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Say what you mean and mean what you say. That seems to be an adage that has gone out of favor these days. It’s easy to agree with what is being asked if your opinion is requested, especially if disagreement would meet with disapproval or argument. But what happens if that conversation is followed by expectation of performance? I’m speaking about situations like that of the gospel reading today. (MT 21:28-32)

The father had two sons. He told the first one to go and work in his vineyard. The son refused but later went as he had been asked. When the father gave the same directive to his second son, this one agreed to go but did not fulfill that promise to his father. Jesus uses this parable to illustrate belief/non-belief in “the way of righteousness.” Having read the preceding text (PHIL 2:6-11) from Paul’s letter to the Philippians, I was drawn also to the qualities of honesty and humility in speech and performance found there and as they relate to the gospel.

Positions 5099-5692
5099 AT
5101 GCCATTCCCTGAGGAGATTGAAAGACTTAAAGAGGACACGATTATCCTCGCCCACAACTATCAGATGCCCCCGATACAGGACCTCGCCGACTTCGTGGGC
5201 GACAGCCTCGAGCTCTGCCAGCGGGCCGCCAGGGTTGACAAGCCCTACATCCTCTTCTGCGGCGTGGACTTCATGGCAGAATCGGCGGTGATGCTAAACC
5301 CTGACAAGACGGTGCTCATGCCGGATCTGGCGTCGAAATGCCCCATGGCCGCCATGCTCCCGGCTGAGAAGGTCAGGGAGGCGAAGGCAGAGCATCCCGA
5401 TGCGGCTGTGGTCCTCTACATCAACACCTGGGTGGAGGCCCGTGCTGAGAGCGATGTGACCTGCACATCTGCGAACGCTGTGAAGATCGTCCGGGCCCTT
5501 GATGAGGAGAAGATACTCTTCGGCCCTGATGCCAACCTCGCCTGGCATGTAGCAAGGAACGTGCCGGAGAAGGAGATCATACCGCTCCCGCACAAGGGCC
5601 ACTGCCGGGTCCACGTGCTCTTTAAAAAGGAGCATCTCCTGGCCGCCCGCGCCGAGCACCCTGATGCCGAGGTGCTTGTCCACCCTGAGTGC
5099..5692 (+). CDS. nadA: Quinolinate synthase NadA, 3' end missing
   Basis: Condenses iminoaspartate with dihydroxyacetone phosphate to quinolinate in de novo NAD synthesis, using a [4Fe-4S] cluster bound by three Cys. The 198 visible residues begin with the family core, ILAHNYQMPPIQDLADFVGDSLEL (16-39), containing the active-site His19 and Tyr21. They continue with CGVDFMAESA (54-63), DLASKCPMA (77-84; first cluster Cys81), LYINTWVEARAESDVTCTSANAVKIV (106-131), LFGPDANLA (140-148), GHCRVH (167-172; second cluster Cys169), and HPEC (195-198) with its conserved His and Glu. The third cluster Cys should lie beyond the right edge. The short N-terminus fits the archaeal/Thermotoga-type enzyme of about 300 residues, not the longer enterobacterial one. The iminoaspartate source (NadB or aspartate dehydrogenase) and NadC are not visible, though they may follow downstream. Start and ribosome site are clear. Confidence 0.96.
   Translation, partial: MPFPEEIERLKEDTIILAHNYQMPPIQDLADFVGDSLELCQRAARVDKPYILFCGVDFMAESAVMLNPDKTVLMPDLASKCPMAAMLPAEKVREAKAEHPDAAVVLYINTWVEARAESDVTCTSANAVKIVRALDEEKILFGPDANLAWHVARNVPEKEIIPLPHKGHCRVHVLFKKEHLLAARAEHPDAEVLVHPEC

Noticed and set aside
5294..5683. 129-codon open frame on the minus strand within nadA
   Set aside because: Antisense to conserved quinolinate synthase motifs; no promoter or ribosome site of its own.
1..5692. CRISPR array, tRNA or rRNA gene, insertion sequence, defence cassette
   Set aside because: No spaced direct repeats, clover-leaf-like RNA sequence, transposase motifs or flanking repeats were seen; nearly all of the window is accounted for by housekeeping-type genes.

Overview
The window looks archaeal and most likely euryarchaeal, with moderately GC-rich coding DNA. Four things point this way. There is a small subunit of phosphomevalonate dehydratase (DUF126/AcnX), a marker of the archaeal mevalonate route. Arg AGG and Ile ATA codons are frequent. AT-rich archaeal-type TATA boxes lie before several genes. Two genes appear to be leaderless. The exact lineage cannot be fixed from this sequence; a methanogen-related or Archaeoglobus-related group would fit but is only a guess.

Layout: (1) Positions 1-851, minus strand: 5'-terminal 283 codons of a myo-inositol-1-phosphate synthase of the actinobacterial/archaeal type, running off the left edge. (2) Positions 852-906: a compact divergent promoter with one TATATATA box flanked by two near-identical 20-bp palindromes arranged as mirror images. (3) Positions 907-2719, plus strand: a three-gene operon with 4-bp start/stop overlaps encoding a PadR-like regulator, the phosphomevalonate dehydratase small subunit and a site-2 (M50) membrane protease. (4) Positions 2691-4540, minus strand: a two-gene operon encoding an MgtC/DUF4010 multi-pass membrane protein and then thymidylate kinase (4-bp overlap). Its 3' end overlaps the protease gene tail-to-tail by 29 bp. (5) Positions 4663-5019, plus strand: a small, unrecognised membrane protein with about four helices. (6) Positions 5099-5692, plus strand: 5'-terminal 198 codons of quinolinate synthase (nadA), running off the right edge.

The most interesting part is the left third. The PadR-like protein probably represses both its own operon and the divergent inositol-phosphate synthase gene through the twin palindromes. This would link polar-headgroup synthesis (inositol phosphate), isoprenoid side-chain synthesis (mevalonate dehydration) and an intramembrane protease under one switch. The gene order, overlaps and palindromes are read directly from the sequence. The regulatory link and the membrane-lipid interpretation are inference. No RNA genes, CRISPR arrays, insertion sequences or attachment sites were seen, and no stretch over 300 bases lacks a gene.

If I am asked to do something, the hope is that I will be honest in my reply and the fulfillment or denial of the request. Sometimes it takes humility – emptying ourselves of our own will – to do what is asked of us as well as to be honest about our intention to do or not do it. Even more frequent perhaps is the case in which we are simply asked our opinion on something controversial. If you know you disagree with the majority, are you willing to state an honest opinion? When might that be difficult for you? Why?